Meituan makes strategic shift with Amazon-style special team to fit China’s new regulatory reality, report says
- The creation of such a special team can be compared with a phase in the development of Amazon, when founder Jeff Bezos created a D-team in 2008
- Meituan’s overhaul comes after a tumultuous year for the company and Chinese internet platforms in general, after Beijing updated regulations
Meituan has decided to shift its strategic focus to “retailing plus technology” from “food plus platform” in a major change of business direction, as China’s largest on-demand delivery services provider adjusts to fit a changing business and regulatory environment, according to a report published by local media outlet LatePost on Wednesday.
Wang Xing, the founder and chief executive of Meituan, announced the changes in an internal meeting this week. As part of the shift, the Beijing-based company has set up a special five-member team as the supreme decision-making body for retail business operations, which includes Wang and two senior vice presidents – Wang Puzhong and Chen Liang – according to the report. The other two members are Guo Wanhui, the head of restaurant supply chain service platform Kuailv, and Li Shubin, who is in charge of the Meituan app.
The creation of such a special team can be compared with a phase in the development of Amazon, when founder Jeff Bezos created a D-team in 2008 inside the US e-commerce giant to focus on digital sales.
Meituan declined to comment on Thursday.
Meituan’s overhaul comes after a tumultuous year for the company and Chinese internet platforms in general, after Beijing embarked on a regulatory crackdown. It was fined 3.44 billion yuan (US$533 million) by China’s antitrust watchdog, the State Administration for Market Regulation (SAMR), earlier this month for forcing merchants to pick its platform exclusively to conduct business.
Meituan, which has created millions of delivery jobs in the country, is also under pressure from Chinese labour authorities to pay mandatory social insurance to at least some of its standard deliverymen, a move that could weigh heavily on the company’s bottom line in future.
In July, SAMR and six other government agencies also ordered Meituan to pay its delivery riders more than the country’s minimum wage, and to free them from unreasonable demands made by algorithms that predetermine the number and timing of their deliveries.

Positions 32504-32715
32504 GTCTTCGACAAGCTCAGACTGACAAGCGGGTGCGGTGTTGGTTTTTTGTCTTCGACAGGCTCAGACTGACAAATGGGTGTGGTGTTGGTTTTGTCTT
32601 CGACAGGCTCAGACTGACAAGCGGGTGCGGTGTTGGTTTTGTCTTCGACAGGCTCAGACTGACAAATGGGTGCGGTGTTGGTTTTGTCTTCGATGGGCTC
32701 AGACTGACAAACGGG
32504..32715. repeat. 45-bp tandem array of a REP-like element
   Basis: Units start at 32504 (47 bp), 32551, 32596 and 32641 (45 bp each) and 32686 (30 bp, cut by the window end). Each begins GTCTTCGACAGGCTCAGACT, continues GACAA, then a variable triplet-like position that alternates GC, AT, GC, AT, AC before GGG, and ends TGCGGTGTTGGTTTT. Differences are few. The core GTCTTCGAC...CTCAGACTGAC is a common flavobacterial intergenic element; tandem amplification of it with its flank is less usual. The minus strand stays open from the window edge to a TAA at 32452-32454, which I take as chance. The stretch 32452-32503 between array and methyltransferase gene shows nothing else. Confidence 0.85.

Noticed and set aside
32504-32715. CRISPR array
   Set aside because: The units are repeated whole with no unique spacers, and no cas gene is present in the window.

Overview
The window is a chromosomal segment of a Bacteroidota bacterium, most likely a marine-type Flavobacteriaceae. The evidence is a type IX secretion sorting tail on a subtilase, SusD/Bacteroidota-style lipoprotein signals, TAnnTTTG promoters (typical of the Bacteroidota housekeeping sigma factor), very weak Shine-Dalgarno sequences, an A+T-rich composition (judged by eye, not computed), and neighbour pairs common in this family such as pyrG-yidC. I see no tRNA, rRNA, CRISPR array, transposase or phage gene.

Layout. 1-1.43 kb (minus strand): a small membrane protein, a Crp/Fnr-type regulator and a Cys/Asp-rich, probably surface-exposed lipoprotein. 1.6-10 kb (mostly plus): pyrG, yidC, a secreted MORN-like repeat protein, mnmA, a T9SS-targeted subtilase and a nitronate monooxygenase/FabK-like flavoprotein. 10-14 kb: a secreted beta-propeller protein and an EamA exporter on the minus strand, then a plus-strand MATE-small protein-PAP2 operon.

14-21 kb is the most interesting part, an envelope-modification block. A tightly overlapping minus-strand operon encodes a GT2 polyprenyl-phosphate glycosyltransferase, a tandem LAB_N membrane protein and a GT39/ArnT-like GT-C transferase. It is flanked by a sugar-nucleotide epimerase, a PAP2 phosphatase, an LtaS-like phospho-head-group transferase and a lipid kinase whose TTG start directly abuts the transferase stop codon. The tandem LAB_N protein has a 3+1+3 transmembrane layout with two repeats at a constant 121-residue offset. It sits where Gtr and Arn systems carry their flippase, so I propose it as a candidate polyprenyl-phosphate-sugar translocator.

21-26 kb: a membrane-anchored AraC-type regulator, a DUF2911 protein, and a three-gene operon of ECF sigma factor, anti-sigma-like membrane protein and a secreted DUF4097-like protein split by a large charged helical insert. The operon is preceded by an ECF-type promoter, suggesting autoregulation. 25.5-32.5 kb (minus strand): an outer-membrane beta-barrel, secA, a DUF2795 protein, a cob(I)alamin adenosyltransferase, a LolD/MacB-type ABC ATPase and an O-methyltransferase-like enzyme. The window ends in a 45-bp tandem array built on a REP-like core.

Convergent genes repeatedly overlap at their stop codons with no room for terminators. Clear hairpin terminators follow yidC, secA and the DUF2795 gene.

Meanwhile, Wang, the 42-year-old founder of Meituan, raised eyebrows earlier this year by publishing a 1,000-year-old poem criticising China’s first emperor for burning books and massacring scholars, a gesture that fanned speculation Wang was expressing his displeasure with the Chinese authorities. Wang later explained that the poem was about business competition.
In comments made during Meituan’s recent earnings call, Wang praised the concept of common prosperity, a strategic priority for the Chinese government, and claimed the concept is embedded in the genes of his company.
Under the new business structure, Chen Liang, who joined the company 10 years ago and is Wang Xing’s classmate from high school, will become more powerful. He will oversee the company’s group buying business Meituan Select, restaurant supply chain platform Meituan Kuailu, as well as grocery business Meituan Maicai. Guo Wanhuai, vice-president at Meituan, who is also a member of the special team, will assist Chen to manage the businesses, the LatePost report said.
In the second quarter, Meituan’s revenue rose 77 per cent from a year earlier to 43.8 billion yuan (US$6.8 billion), but it fell to a net loss of 3.4 billion yuan in the quarter from a profit of 2.2 billion yuan a year earlier.
The company’s stock price closed 1.3 per cent higher at HK$272.20 in Hong Kong on Thursday.